Defending Taiwan: Introduction

Although there is still a war raging in Ukraine, Taiwan is increasingly on the minds of US diplomats and military leaders. Following President Biden’s trip to Asia and his comments on the possibility of the US militarily supporting Taiwan in the event of a Chinese attack there are many questions being raised about how the US might intervene to defend Taiwan if the PRC launches an attack. Policy debates on the shape and size of a potential US intervention are taking on a new importance in the aftermath of Biden’s ambiguous remarks in Tokyo. The president was less than clear, whether by design or circumstance, on the conditions needed to be met in order to trigger a US military response. For example, is Washington willing to intervene in the event of a Chinese military blockade of Taiwan, or will the red line only be crossed after the first Chinese troops land on Taiwanese soil?

Practically speaking, there are considerable obstacles US forces will need to overcome to successfully defend Taiwan from a Chinese attack. Geography and force posture are two of the most crucial. Taiwan is situated in the PRC’s front yard. Just 110 miles of water separate the island-nation from the Mainland. This is an advantage that cannot be negated or minimized. Hundreds of tactical aircraft and ballistic missiles, dozens of warships and thousands of troops ready for embarkation are normally based in close proximity to the Taiwan Strait. During a buildup to hostilities, reinforcements will pour into the Eastern Theater Command area and greatly increase the combat power available for an operation against Taiwan. Considerably more combat power than the US and select allied nations in the region could bring to bare or use as a deterrent. Improvements in Chinese air and naval capabilities over the last twelve years also make the formula more than a numbers game. The US forces still maintain a qualitative edge, but that is diminishing somewhat. Expanding capabilities, coupled with China’s already immense advantage in quantity might be enough to keep the US military at bay and unable to effectively influence the battle.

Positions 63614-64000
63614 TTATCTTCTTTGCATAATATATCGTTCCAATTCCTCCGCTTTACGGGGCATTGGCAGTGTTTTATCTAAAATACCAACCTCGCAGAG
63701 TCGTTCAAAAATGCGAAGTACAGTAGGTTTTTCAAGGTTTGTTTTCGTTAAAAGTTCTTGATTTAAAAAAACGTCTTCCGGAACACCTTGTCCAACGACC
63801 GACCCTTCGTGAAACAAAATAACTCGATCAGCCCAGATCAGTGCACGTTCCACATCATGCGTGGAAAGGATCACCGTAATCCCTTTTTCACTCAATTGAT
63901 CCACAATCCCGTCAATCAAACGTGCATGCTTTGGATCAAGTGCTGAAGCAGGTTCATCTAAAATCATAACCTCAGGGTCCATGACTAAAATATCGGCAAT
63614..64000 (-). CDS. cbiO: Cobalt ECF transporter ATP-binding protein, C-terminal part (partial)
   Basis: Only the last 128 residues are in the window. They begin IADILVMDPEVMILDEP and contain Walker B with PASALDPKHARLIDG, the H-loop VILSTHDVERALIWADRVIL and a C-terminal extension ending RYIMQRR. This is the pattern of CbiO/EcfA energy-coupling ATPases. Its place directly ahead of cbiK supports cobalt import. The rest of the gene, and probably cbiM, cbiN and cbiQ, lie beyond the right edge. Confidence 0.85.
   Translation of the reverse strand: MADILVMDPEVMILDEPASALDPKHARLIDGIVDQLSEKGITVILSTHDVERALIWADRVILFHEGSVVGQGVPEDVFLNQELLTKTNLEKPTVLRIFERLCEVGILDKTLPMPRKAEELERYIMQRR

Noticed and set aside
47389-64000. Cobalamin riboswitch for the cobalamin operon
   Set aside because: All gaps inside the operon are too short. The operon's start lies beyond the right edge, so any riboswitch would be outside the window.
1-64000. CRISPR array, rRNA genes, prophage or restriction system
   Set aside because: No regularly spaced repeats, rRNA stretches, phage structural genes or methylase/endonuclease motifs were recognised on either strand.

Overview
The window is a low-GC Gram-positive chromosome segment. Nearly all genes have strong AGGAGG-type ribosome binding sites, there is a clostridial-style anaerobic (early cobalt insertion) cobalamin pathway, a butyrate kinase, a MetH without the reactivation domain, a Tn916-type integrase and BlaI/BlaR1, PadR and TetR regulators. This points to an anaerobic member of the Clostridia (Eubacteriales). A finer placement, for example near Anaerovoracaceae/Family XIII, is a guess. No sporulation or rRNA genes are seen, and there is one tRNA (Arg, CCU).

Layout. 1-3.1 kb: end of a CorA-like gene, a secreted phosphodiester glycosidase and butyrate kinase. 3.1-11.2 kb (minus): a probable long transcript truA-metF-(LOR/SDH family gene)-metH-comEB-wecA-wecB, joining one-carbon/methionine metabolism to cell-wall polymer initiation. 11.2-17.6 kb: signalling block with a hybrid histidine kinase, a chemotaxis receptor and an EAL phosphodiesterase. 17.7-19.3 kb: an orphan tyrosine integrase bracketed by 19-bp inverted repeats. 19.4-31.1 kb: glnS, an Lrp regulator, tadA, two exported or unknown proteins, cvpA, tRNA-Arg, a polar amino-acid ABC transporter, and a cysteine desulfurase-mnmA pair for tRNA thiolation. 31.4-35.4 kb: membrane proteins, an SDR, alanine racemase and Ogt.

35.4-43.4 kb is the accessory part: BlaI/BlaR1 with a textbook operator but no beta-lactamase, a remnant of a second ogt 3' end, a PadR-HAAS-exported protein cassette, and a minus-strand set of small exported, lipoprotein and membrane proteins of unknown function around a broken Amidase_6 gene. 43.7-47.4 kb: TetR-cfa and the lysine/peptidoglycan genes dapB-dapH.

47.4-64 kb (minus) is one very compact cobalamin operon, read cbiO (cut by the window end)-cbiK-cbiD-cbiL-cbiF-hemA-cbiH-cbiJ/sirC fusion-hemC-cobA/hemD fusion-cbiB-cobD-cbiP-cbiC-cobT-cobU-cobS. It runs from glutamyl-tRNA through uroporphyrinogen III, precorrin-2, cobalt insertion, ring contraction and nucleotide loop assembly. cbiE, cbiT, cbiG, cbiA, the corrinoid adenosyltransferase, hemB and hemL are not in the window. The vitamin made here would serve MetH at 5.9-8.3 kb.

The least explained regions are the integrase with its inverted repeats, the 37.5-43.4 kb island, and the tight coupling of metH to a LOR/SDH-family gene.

Periodically in the coming weeks, Today’s DIRT will examine the options available for the US to defend Taiwan in the event of a Chinese attack, as well as taking a detailed look at the forces available to both the US and China.

9 thoughts on “Defending Taiwan: Introduction

  1. “Taiwan is increasingly on the minds of US diplomats and military leaders.”

    What, is the Chinatyrant Biden administration planning on helping China with its invasion?

    • Washington seems to be seriously considering defending Taiwan if China tries anything. They want to, at least. Doing it is another story entirely

      • “Washington” is hyperbole. Maybe a few junior managers at the FBI. Wray severely diminished the FBI’s hunt for CCP spies.

        It seems that a lot of the intel community and Pentagon have been bought off.

      • Right. And recently Wray comes out and points to China as the greatest strategic threat facing the US. Hardly news. We’ve all known this for a while

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  3. The big question is how good the PLAN is at ASW, and whether the US would try to close the Taiwan Strait. It’s rather hard to move heavy weaponry through the air, especially in a contested environment.

    The bad news for the Taiwanese is their navy is too little/too late to the submarine party. They have 2 somewhat-modern and 2 WWII-era subs, and they waited too long to try to build their own. That they finally started to move on building 8 of their own subs is almost certainly part of the reason the Red Chinese are looking at moving sooner rather than later.

    • ASW is going to plan a major role and so will air superiority. If China can gain and hold control of the skies over the Strait and at Taiwan, it will be almost impossible to sustain an airlift. Therefore, the sea route becomes even more important.

      And yeah, Taiwan is trying to redouble its submarine procurement efforts but the force is limited now. Definitely one reason China might move sooner than later.

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